It is amazing how ideas are put together to create an even bigger purpose than just one self-connection. In Scott McCloud’s book, Understanding Comics, he talks about all these diverse cultures that create different works of comic art every day and explains that with their cultural background, they could create remarkable comics and show comics are important. In this article, it’s doing just that. It’s giving a story about the creation of comic history, in terms of superheroes. Ideas come from everywhere, this was just the beginning.

Behind The Cap

In the handout, “Up Up and Oy Vey,” it tells us about where the idea of Superman came from. The article starts out with a brief summary of an event called “the Night of Broken Glass.” When this event happened, a hundred Jewish people were killed and the hundreds were injured. Synagogue is a place of worship for the Jews and 177 of them were destroyed on this faithful night. At the ending of this summary, it states that the world “needed a hero-fast.”

This was the calling of two young men, Jerry Siegel and Joe Shuster. But Jerry Siegel is the one that writes about how he came upon the idea of creating such a superhero. He said that he has had an image of what kind of superhero character that he would want to create but on one faithful night the character came to him in a clearer image. They wanted to make a superhero that would somehow represent their own personal lives; their struggles and their put downs. Superman as a person is shy and nervous when it comes to talking to women, just like the Jerry and Joe. This characteristic of Superman or Clark was a reflection of the social acceptance struggle that the two men struggled with. He is also Jewish, the same ethnicity as the two creators.

The story of Superman is a mirrored image of some events that happened in Germany in 1939. Although there are parts of the story have been altered. Superman was sent to Earth by his parents in a spacecraft that his father made. His father did this because he was convinced that their planet was going to blow up. This was a mirrored image of when German Jewish families sent their children off to England. In the #10 issue of Superman is a mirrored image of the Olympics of Berlin in 1936. The German team came into the arena with their arms stretched out well saying “heil Hitler.” This was also when Hitler was trying to say that Germans were the superior race of the world. And was expecting the German team to outperform everybody at the Olympics.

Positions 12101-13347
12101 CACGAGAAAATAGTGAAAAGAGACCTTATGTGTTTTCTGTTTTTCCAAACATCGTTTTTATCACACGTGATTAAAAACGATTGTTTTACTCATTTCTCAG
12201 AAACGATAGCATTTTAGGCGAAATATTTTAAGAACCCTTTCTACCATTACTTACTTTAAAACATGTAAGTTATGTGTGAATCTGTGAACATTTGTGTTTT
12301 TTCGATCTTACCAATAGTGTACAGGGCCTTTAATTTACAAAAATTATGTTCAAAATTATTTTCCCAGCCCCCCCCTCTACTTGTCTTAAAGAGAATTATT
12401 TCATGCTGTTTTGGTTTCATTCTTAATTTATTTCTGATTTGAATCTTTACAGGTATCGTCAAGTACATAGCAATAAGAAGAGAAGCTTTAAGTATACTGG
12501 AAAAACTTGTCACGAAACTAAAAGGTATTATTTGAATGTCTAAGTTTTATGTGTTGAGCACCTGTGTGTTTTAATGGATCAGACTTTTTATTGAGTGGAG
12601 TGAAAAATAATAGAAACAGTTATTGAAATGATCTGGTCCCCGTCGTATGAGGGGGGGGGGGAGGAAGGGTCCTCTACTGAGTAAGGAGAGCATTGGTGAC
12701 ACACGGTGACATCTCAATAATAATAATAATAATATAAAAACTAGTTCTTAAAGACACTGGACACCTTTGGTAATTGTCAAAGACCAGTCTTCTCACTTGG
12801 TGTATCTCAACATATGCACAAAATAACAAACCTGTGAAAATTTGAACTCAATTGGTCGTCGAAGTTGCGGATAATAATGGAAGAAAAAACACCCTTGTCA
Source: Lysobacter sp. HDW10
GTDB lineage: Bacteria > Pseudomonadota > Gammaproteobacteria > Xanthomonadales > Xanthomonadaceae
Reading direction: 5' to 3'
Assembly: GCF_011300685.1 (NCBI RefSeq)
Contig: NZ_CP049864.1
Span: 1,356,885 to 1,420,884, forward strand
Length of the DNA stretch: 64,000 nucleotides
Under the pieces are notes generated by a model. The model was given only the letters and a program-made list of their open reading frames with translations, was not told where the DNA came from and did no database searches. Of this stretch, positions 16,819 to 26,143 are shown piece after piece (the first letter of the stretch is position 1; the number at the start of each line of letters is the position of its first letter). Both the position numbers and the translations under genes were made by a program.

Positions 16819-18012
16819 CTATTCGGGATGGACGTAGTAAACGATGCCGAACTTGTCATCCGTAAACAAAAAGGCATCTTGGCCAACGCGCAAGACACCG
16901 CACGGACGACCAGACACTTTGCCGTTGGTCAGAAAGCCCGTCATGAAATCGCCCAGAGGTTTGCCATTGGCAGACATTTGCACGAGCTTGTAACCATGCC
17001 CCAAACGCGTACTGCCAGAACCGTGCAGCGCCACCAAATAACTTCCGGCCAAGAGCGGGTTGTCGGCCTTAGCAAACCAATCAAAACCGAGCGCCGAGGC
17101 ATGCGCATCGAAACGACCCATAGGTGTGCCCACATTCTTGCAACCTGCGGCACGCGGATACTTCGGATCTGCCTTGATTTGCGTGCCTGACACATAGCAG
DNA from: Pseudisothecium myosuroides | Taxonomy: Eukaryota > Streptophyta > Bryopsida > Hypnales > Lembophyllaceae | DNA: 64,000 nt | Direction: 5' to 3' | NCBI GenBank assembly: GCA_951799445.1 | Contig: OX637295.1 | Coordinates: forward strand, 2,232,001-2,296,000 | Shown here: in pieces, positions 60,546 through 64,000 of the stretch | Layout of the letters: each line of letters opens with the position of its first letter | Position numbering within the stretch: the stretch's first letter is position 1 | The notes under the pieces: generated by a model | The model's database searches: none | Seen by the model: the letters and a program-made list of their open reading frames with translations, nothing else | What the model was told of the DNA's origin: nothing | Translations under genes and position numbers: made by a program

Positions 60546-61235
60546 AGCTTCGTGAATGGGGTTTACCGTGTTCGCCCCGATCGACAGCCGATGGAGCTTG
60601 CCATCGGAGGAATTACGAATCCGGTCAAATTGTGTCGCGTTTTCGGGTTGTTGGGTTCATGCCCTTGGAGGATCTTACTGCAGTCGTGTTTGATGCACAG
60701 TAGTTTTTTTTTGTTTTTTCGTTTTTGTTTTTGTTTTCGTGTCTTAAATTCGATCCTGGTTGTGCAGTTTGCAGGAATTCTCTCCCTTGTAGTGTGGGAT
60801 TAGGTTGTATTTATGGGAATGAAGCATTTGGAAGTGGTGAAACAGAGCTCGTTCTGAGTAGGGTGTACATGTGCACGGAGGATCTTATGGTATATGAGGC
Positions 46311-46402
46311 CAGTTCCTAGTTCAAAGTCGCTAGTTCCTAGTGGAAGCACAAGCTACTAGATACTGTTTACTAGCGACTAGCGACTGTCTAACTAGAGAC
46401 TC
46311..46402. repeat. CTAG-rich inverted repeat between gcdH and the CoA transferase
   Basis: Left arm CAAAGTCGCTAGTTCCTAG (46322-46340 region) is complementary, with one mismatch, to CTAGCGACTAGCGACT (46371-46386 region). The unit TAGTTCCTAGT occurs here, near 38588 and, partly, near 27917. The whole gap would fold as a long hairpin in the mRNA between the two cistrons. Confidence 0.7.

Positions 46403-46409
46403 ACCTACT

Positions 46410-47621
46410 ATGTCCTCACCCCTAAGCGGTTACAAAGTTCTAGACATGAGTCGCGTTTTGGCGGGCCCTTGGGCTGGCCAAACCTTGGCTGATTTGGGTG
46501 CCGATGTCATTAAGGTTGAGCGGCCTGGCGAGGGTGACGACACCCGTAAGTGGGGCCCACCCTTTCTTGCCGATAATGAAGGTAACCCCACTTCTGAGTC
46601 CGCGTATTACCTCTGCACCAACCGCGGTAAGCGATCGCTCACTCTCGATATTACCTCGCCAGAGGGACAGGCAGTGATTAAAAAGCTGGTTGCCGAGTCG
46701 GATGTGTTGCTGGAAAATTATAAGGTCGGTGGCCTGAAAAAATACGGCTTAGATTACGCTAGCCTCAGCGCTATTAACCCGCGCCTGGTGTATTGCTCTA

Some can also say that the story of Superman can be a mirrored image of the biblical story of Moses. The people were facing the murder of any male heirs that were born. So in an attempt of saving Moses, his mother places him in a basket and sends him down stream to be found by the Pharaoh daughter. She finds him and raises him as her son and he later receives an inspirational talk from God.

During the creation of Superman, the country was experiencing the Great Depression. Jerry and Joe tried their best to make sure that Superman was published. They would gather whatever they had just to afford a postage stamp. Joe would then draw on some cheap brown wrapping paper. Just like some young artist, they received rejection letters. But they didn’t let that stop them from trying to publish Superman. But little did they know that Superman would become an American icon. They finally found a publisher that was willing to publish Superman. They got paid $130 for the first 13 pages of Superman comic in June of 1938. The issue that sold out quickly would be worth today about $450,000.

This handout made me realize that this story is a replica of the biblical story and that the storyline has been reused numerous times in cartoons, but the characters, setting are changed. It just makes think about how many stories could be mirrored storylines of other ancient stories. It is funny how we could read modern stories about almost anything and not even realize that it could be an altered version of another story. For example, Dragon Ball Z and Superman are the same but altered characters and settting. I didn’t even notice this until Mr. V made it noticeable in class.

"Living With The Times"